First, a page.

The Gates: Good For Nothing

Christo's art

I first became aware of the works of Christo in 1972 while reading, Towards Revolutionary Art (TRA), a small left-wing arts journal from San Francisco. TRA had published a caustic attack upon Christo for his Valley Curtain project (pictured above), a huge barrier of orange nylon fabric hung in Rifle Gap, Colorado.

TRA’s fierce diatribe savaged Christo for his “$700,000 exhibitionist publicity stunt sanctified under the name of art.” Moreover, the journal excoriated art critics for promoting “the mystification of art so as to help prop up the capitalist art world along with its flock of degenerate groupies and rich speculators - and in the process keep art and aesthetic expression monopolized and out of the reach of masses of working people.”

While TRA ceased operations long ago, the Bulgaria-born Christo and his French-born partner, Jeanne-Claude (who together insist on speaking to the press in one voice), have continued to orchestrate their site specific mass spectacles. Over the years they’ve undertaken projects like the complete wrapping of the Berlin Reichstag in aluminum-fabric, and the wrapping of the Pont Neuf, France’s oldest standing bridge, with white cloth. But before you write off TRA’s tirade as neo-Marxist gibberish, consider what Christo himself has to say about his latest project, “The Gates, we don’t do it for the people, we do it for us.” Jeanne-Claude was equally blunt, “We do not create messages. We do not create symbols. We create works of art. All works of art are good for nothing.’’

The pair divulged their good for nothing project “would cost less than $21 million dollars.” The Gates project consists of 7,500 gate-like structures that are 16 feet high and hung with long flowing panels of saffron-colored nylon fabric. Now under construction, the gates will run along 23 miles of walkways through New York’s Central Park. On February 12th, the fabric panels will be unfurled and on view for only 16 days before the gates are completely removed.

Christo and Jeanne-Claude say the tens of millions of dollars funding their project comes from the sale of preliminary sketches and collages (which sell at $30,000 to $600,000 each). They assert “We’re not rich people. We spend everything we have and everything we can borrow from the bank and get no money back.” But this seems more than a little disingenuous to me, especially since they’ve been seen driving around New York in a Maybach (a car that sells for around $357,000).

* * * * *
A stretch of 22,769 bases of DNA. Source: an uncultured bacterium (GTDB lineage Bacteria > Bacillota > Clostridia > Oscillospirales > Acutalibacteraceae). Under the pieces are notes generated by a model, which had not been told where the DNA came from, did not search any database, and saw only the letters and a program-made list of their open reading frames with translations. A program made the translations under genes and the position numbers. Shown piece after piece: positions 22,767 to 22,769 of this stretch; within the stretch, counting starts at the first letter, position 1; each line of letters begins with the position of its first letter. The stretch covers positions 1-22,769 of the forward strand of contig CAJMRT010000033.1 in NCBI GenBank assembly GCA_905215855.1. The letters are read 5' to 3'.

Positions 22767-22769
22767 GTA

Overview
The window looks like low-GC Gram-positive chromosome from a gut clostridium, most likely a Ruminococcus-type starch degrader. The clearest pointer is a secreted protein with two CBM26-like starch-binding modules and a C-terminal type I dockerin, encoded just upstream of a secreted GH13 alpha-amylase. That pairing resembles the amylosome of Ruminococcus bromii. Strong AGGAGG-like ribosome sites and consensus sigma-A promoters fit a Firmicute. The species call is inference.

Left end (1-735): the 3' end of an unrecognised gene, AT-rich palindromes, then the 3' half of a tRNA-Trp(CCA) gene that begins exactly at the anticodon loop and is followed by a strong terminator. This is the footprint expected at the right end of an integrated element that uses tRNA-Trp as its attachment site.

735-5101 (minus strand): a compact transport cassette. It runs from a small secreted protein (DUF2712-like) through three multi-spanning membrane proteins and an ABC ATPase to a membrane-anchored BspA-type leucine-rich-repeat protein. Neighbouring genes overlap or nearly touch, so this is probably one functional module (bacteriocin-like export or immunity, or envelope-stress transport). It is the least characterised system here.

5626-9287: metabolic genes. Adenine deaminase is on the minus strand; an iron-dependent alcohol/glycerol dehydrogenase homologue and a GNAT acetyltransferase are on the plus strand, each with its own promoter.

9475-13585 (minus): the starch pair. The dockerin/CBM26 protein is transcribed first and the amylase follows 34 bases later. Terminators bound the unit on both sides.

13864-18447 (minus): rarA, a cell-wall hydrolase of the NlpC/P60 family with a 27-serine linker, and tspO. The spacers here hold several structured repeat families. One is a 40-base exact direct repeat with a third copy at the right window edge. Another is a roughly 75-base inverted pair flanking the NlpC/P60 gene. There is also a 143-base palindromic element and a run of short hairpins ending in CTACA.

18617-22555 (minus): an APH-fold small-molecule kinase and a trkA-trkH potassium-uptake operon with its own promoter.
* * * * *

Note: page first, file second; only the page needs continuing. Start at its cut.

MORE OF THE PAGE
I’m sure the two will garner much positive attention from the press and the art establishment, so my opinion is likely to appear as heretical. The Christian Science Monitor in its glowing praise of the project, exclaimed “when war and natural disaster saturate the news, it’s easy to forget that beauty can still be found.” Excluding the Monitor, who has overlooked beauty? Forgive me for saying so, but in order to recognize beauty must we also forget about human suffering?

No doubt the war wounded of Iraq and the Tsunami victims of Southeast Asia will be perplexed to hear about the $21 million dollar display of ephemeral installation art… it’s bewildering to me as well. Furthermore, while Christo and Jeanne-Claude received a city permit to grace Central Park with a mass installation that bears no message and in the words of the artists is “good for nothing” - it is worth noting that last August the city denied a park permit to hundreds of thousands of anti-war demonstrators during the Republican National Convention.

But then, there are two types of artists. Those like myself who possess a social consciousness, and those like Christo and Jeanne-Claude, whose self-serving and haughty attitude reveals contempt for the human race. If this web log falls silent for the next few days you may assume that I’ve been trapped inside my home by zealous followers of Christo, and that they’ve wrapped my dwelling in saffron-colored nylon fabric in an attempt to intimidate me. In that event I’ll take advantage of the isolation to stand by my easel and begin some new paintings, artworks that will be - good for something.

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